O'Neill


Select O'Neill Surname Genealogy

O'Neill is an Irish clan whose name goes back into the mists of history - to the legendary 5th century warrior king of Ireland Niall Noigiallach (Niall of the Nine Hostages) who is said to have been responsible for bringing St. Patrick to Ireland.

The name derived from two separate Gaelic words, Ua Niall which means "grandson of Niall" and Neill meaning "champion."  When Nial Gluin Dubh (Nial of the Back Knee) was killed in 919 fighting the raiding Norsemen, his grandson Domhnall adopted the surname Ua Niall.  The clan stronghold at that time was the Grianan of Aileach overlooking the Inishowen peninsula in Donegal.

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Select O'Neill Ancestry

Ireland.  The O'Neills were the chief family of the Cinel Eoghen, their territory being Tir Eoghen (or Tyrone) which then also included most of Derry and parts of Donegal.  Aedh (Hugh) "the Stout" O'Neill, king of Ulster in the 14th century, took as his clan emblem and warcry a severed bloody right hand (the red hand of Ireland forever).  Until 1595 the chiefs were inaugurated as the O'Neill Mor (the great O'Neill).  For most of that time these chiefs from their base at Dungannon were able to keep Ulster free of English encroachment.

In the 14th century a branch of the Tyrone O'Neills had migrated to Antrim where they became known as the clan Aedh Buidhe (clan of the yellow-haired Hugh) or Clanaboy - from Aedh Buidhe O'Neill who had been slain in 1283.  The Clanaboy clan chieftain styled himself the O'Neill Buidhe.  His stronghold in county Antrim was Edenduffcarrick, subsequently Shane's castle. 

Other lesser clans of O'Neills were also formed, those of the Fews in Armagh and the Ivowen, Thomond, Cor, and Meath O'Neills.  The O'Neill name was also quite common in county Carlow where an O'Neill sept was to be found in the barony of Rathvilly.

In the 16th and 17th centuries the struggles to preserve Gaelic Ireland against the English intruders centered in large part around the O'Neills:
  • Conn Bacach (the lame) O'Neill was the first of the warrior O'Neills at this time; his son Shane O'Neill (Shane the proud) left a bloody trail in his wake; while grandson Hugh O'Neill won against the English and then lost (at Kinsale) and fled to Europe.  His death in Rome in 1616 was the last entry that was recorded in The Annals of the Four Masters, the Gaelic medieval history of Ireland. 
  • later, Phelim O'Neill led the Rebellion of 1641 and fought in the Confederate Wars, before being betrayed by a kinsman and executed in 1653; and Sir Nial O'Neill fought and died at the Battle of the Boyne in 1690.  However, fate was kinder to Daniel O'Neill, nephew to the soldier Owen Roe O'Neill. After espousing the Royalist side during the English Civil War, he was feted by Charles II following the Restoration and died one of the richest men in Ireland.
At this time, with many O'Neills facing persecution, a number changed their names.   Names such as Paine, McShane and Johnson emerged as these O'Neills sought to hide their identities.
 
The O'Neills were said to be a fiercely proud, sometimes arrogant clan.  The wandering blind harper Arthur O'Neill was recorded as having said: "wherever an O'Neill sits he is always the head of the table."  The clan history has been covered most recently in Desmond O'Neill's 1996 book The Ancient and Royal Family of O'Neill.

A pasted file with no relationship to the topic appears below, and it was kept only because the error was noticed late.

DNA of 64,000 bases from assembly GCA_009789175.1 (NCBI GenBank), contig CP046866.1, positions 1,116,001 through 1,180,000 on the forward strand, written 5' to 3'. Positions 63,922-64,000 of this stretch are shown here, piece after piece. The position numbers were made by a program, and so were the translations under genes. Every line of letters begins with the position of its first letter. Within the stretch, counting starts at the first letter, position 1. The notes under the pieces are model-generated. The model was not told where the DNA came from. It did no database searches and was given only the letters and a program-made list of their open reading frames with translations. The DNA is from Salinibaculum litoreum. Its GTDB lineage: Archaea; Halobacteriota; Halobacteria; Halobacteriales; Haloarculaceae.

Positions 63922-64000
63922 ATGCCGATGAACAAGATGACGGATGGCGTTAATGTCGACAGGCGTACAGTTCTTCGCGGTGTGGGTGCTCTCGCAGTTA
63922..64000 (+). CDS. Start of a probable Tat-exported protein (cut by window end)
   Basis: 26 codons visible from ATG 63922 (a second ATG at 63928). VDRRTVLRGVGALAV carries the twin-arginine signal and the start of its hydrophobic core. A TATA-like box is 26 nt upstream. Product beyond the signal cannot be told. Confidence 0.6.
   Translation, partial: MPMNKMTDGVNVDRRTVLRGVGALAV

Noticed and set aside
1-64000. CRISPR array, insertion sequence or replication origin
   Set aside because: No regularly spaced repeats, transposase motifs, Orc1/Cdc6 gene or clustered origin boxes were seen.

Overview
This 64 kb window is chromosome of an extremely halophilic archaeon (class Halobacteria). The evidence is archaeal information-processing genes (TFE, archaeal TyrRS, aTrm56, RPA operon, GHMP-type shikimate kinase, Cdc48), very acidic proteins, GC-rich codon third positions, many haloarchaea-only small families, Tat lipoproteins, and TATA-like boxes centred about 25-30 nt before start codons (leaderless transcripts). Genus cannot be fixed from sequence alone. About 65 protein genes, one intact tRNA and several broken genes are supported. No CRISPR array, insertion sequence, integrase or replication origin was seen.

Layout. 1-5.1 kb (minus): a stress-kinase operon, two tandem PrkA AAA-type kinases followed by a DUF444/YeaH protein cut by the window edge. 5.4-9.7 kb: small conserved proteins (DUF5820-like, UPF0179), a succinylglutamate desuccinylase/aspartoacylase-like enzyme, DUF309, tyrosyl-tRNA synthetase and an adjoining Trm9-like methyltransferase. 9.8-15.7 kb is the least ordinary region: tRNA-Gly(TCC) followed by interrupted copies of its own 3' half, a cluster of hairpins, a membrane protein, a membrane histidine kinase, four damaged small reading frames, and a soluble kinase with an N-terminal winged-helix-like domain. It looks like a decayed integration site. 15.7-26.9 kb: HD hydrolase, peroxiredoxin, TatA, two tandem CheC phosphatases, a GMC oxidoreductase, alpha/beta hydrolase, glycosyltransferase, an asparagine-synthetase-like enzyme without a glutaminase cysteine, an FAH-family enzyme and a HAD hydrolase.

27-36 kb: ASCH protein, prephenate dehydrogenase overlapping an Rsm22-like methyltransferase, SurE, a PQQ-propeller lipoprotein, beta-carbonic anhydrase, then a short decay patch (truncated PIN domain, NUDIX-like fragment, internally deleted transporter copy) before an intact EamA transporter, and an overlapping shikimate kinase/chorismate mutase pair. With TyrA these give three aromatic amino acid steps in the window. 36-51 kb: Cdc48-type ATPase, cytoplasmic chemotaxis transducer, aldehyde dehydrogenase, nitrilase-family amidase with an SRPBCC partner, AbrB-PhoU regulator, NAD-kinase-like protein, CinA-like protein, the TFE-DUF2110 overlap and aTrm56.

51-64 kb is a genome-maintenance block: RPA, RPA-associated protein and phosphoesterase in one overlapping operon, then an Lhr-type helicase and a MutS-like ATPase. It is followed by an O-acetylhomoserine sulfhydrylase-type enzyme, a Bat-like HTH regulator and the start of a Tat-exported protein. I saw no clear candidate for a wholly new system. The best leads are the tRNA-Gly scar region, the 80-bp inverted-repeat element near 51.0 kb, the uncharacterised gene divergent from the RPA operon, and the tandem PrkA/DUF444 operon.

Some O'Neills later took the English line, most notably the O'Neills who succeeded to Shane's castle in Antrim.  From this line came Hugh O'Neill, Baron Rathcavan, an Ulster Unionist politician who died in 1982 at the ripe old age of ninety nine and Terence O'Neill, Baron of the Maine, who was Prime Minister of Northern Ireland in the 1960's.

Spain and FranceThe Flight of the Earls in 1607, with Hugh O'Neill the Earl of Tyrone, may be said to have started Irish emigration.  Other O'Neills followed him.  Hugh's nephew Owen Roe (the red-haired) and Art g O'Neill were among those exiles who made a career for themselves in the Spanish army in Flanders; as was, it was said, the grandfather of Alexis O'Neill, the forebear of the French O'Neills.   Patrick O'Neill, the grandson of Hugh, was born in Spanish Flanders, was recognized by Spain as Hugh's successor, and made his home in Spain.

The O’Neills in Spain
in fact began with Henry O’Neill, the 13 year old son of Hugh, arriving in Spain in the year 1600.  His line was covered in Micheline Walsh’s 1957 book The O’Neills in Spain.

Phelim O'Neill of Clanaboy, who arrived in France in the early 1700's, was a cavalry officer who fought with the Irish Brigade of the French army.  There then followed the most notable of the O'Neill departures from Ireland, that of Shane O'Neill, the head of the Clanaboy clan, in 1740.  He moved to Portugal and his aristocratic O'Neill dynasty has continued there to the present day. 

Henry O'Neill of the O'Neill Fews, after losing his land tenancy in Ireland, moved to Spain with his wife Hanna in 1758 and served in the Spanish colonial service in the Americas.  His descendants became sugar planters in Puerto Rico.

Caribbean.  Many O'Neills in fact came to Puerto Rico, an island under Spanish rule.  The earliest records show a Don Juan O'Neill arriving there in the 1710's.  Some came from Spain or Spanish Flanders, others from elsewhere in the Caribbean.  Meanwhile, the descendants of Patrick O'Neill who had given their loyalty to France settled in the island of Martinique.